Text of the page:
Sunday, 6 November 2011


Advice to Sink in Slowly is a project to give illustrated posters of any kind of advice to first year students from former graduates. The lovely John Stanbury, organiser of AtSiS asked me to join in, and as someone who loved having one of these posters in my first year of uni, I was more than happy to join in.

The advice is pretty self explanatory! As much as I loved my course, it didn't teach much about my specific interests, and alongside that, I found it easy to get stressed out by my view of what was 'expected of me' by the course. Illlustration can so easily become obsessive, so I think this advice is still useful. For me at least!

I wanted the poster to be graphic in design, so even if you didn't like the artwork you'd still be happy to have the poster on your wall. Here's close ups of the art itself:

I generally went with the "Draw What You Want" part more than anything thematically close, but I guess from the top, each picture loosely represents knowledge/potential, adventure, and hope/peace and reflection.

I was going to do alternate versions with only one illustration in, but got lazy and didn't. Originally it was going to be a different poster altogether- a digital painting with lots of dismantled tech and machinery:

If you're a student in the UK you can request a poster for free here!

Monday, 31 October 2011


I've been busy! So here are some warm up sketches and quick pieces I've done recently.

Sunday, 9 October 2011

It's straight up dawg time

This was going to be in colour, but I got carried away with a black and white experiment. Fun fun fun! Also, my first page drawn at A2, which makes things a bazillion times easier.

Friday, 7 October 2011


Here are some warm up pieces from a project that may now be on the backburner:

Wednesday, 5 October 2011

Sunday, 2 October 2011

More life drawing, all 3-15 mins! With a lot of these I learnt quite a lot, and I'm really trying to learn how the body works. Muscle contraction, weight distribution and how the torso twists... I may not get there soon, but I'll get there.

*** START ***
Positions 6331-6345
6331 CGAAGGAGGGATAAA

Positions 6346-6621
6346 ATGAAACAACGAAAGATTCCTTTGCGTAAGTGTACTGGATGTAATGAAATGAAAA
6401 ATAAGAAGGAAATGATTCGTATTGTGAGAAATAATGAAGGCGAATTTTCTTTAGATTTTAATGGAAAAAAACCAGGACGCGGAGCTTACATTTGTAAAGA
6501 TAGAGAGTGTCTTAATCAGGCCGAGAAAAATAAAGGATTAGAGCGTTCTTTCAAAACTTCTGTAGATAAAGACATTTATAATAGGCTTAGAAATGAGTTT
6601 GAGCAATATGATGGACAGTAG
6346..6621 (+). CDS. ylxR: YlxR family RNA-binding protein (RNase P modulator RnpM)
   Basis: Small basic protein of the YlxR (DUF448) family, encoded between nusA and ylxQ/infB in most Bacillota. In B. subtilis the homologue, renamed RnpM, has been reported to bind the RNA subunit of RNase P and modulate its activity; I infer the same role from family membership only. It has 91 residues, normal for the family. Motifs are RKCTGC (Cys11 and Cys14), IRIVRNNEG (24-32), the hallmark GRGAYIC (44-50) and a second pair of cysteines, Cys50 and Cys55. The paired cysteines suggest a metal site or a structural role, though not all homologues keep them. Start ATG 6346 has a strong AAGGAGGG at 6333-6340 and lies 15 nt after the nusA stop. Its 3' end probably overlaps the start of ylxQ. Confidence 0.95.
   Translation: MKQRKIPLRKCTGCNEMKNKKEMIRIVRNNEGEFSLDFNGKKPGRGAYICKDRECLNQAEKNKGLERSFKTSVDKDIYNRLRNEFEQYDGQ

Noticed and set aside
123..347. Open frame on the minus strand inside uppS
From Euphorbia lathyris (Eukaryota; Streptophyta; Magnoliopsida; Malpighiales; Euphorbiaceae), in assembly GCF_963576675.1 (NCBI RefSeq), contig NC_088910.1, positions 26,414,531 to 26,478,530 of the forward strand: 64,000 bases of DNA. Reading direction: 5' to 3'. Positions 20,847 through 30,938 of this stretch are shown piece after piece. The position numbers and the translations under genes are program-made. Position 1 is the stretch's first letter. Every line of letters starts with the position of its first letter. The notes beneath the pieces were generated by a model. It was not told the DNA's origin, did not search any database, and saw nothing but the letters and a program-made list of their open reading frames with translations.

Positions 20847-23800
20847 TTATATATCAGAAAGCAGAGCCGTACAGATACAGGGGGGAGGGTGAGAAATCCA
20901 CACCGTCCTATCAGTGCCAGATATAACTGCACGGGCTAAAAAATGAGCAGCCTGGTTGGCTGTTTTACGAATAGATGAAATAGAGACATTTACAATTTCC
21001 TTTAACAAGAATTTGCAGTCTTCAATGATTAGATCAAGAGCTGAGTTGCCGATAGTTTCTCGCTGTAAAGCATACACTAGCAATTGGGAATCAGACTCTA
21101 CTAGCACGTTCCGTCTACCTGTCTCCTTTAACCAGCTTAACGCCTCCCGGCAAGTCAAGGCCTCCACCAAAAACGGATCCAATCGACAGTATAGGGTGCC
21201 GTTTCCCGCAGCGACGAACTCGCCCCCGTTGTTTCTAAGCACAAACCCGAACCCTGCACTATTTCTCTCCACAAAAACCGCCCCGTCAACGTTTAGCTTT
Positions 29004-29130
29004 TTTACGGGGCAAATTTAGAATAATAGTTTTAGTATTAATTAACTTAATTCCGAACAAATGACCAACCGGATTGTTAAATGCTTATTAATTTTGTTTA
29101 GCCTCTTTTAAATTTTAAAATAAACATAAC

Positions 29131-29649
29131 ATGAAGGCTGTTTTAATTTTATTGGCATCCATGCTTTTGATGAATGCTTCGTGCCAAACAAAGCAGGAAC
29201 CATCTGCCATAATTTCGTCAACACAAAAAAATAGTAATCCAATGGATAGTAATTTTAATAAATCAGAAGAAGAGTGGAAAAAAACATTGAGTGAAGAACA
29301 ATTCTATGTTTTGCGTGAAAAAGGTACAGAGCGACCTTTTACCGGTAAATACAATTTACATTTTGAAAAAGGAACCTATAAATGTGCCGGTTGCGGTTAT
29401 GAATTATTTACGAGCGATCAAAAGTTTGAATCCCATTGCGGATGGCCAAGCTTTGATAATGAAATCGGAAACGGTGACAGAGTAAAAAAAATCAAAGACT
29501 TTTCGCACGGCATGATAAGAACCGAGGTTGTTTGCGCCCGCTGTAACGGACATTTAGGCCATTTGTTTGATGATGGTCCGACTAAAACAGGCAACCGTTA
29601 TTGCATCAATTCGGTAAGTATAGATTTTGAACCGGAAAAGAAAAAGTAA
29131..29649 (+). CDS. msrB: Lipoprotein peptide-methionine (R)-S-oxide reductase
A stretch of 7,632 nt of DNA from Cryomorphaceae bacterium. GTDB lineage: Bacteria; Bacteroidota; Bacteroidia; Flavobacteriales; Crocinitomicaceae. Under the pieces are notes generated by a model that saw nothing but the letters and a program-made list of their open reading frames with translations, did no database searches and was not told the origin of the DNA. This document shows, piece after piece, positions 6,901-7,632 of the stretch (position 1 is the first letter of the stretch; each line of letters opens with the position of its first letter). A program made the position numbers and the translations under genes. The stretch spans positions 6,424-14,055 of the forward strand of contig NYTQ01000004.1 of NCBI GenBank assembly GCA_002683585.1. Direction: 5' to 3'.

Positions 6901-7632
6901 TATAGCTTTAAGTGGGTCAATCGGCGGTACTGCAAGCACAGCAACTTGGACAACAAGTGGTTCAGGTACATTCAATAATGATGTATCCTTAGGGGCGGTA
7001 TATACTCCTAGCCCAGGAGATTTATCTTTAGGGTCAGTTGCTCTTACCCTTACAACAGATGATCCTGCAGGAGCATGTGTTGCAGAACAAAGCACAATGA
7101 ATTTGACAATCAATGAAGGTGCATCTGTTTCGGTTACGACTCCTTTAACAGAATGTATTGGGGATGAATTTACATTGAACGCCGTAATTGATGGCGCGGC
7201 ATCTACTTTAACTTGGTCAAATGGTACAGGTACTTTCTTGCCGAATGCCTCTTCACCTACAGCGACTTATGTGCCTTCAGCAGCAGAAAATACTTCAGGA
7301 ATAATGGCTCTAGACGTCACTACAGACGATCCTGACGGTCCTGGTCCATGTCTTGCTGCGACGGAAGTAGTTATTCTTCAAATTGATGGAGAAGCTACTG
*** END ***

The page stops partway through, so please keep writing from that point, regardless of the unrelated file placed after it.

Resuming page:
^On the two above I did quick sketches after the poses to try and decipher my drawings and understand how backs work. The bottom left post-pose sketch shows I've got a way to go!

Friday, 30 September 2011

You know nothing, Jon Snow

Something I did for fun a few weeks ago. I drew it between reading Feast for Crows and a Dance with Dragons, so I hadn't actually read any Jon chapters in a long time, and I didn't really try very hard to get an accurate likeness. So the sword position is wrong, and if I'd actually followed the book he probably has long hair, but whatever! I'll do some more if I ever get around to it.

Don't know what I'm on about? Go read George R R Martin's Song of Ice and Fire series! They made the first book, A Game of Thrones, into a HBO series. But who the hell watches that shit? Go read the books! Fall in love with a million characters only to watch them go through hell and die!

Wednesday, 28 September 2011

I've started life drawing once or twice a week. It's fun to balance accuracy and expression, and have dedicated time to learn how to draw as well as study anatomy. Getting down likenesses of the models was always a strong point for me, but I think now that it's been a while I'm more 50/50 with it, but genuinely seem to learn something useful with every drawing. All these are 5-15 minute poses. I'll post some more up soon!

Tuesday, 23 August 2011


In the midst of moving house and doing a few comic projects, but here's an Akira piece in the meantime:

When I first read Akira I thought it was good, but pretty overrated. Otomblr's helped me understand how amazing Otomo really is, though.

Thursday, 11 August 2011


Apple Pie was the first Moebius art-meme, and now Brandon Graham's started it all again with Starwatcher [I totally think that me and andy suggested this pic whilst in vancouver with Brandon, but it might have been this one I was thinking of :>]. Spent way too much time on this one, and ended up making it more of a study than anything else. Also, next time I do anything like this, I'll just use a ruler. It's such a fucking hassle without one! This was also a really fun chance to ink something more finished by hand. GO!